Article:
[0235] Four thousand five hundred (4,500) human colon cancer HCT116 cells (ATCC, Manassas, Va. were used in an MTT (3-[4,5-dimethylthiazol-2-yl]-2,5 diphenyl tetrazolium bromide) assay to quantitatively determine cell proliferation and cytotoxicity. Typically, HCT116 cells were plated into each well of the 96-well tissue culture plate and left overnight to attach to the plate. Compounds at various concentrations (1 uM, 5 uM and 25 uM, in DMSO) were added in triplicate into the culture media (final DMSO concentration 1%) and incubated for 48 hours. MTT solution (obtained from Sigma as powder) was added and incubated with the cells for 4 hours at 37° C. in incubator with 5% CO2. During the incubation, viable cells convert MTT to a water-insoluble formazan dye. Solubilizing buffer (50% N,N-dimethylformamide, 20% SDS, pH 4.7) was added to cells and incubate for overnight at 37C in incubator with 5% CO2. Solubilized dye was quantitated by colorimetric reading at 570 nM using a reference of 630 nM.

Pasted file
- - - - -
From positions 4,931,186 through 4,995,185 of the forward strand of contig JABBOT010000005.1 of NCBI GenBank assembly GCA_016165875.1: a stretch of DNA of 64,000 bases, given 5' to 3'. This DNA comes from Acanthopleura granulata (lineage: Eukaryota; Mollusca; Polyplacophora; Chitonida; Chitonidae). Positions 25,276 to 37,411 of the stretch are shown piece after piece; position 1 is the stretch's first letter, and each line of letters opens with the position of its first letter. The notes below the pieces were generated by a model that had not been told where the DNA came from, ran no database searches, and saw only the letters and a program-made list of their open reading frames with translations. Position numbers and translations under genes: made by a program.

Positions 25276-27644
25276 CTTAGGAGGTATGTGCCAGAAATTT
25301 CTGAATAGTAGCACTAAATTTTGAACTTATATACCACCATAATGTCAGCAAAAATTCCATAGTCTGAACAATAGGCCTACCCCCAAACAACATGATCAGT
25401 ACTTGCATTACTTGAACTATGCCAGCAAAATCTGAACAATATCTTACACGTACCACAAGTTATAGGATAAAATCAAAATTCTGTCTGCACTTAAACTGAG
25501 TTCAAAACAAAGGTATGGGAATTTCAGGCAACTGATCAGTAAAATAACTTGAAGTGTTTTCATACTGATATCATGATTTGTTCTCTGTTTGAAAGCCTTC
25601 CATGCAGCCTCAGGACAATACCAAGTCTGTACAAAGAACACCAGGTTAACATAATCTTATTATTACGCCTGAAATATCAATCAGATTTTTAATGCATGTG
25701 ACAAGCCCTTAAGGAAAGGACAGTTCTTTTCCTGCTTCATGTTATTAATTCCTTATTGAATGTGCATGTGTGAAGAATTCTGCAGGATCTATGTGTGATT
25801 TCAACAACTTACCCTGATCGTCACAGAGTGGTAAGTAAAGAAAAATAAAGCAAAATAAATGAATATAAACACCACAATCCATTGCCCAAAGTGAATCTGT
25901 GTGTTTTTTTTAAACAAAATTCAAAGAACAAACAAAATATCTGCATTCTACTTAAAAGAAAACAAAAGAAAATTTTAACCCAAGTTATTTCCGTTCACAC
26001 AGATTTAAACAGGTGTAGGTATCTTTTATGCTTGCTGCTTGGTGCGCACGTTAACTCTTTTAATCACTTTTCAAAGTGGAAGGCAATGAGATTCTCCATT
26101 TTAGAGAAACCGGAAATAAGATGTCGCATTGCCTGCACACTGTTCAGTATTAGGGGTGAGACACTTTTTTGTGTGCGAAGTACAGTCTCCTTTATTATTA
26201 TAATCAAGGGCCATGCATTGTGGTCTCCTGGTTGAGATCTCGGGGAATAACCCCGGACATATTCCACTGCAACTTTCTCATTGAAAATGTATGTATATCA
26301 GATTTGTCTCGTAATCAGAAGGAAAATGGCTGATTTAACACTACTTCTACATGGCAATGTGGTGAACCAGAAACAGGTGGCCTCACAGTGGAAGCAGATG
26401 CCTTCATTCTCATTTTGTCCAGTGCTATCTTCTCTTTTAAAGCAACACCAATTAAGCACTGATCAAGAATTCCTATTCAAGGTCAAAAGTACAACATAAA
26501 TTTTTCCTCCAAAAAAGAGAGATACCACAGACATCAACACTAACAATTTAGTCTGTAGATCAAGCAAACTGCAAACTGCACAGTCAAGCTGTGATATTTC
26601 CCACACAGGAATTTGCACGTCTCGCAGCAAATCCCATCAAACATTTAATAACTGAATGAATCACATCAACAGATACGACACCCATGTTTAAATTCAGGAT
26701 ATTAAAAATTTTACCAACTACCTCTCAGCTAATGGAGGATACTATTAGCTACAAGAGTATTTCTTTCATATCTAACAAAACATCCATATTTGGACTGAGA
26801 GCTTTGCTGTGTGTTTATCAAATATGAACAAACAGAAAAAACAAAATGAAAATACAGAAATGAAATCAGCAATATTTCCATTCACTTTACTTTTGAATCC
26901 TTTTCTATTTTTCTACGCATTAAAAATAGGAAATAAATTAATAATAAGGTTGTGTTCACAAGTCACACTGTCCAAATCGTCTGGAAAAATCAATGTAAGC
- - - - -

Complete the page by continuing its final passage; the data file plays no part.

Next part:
[0236] The results, shown in Table 2 above, demonstrate that small molecule inhibitors selective for HDAC-1 and/or HDAC-4 can affect cell proliferation.

Example 10 Inhibition by Small Molecules of Tumor Growth in a Mouse Model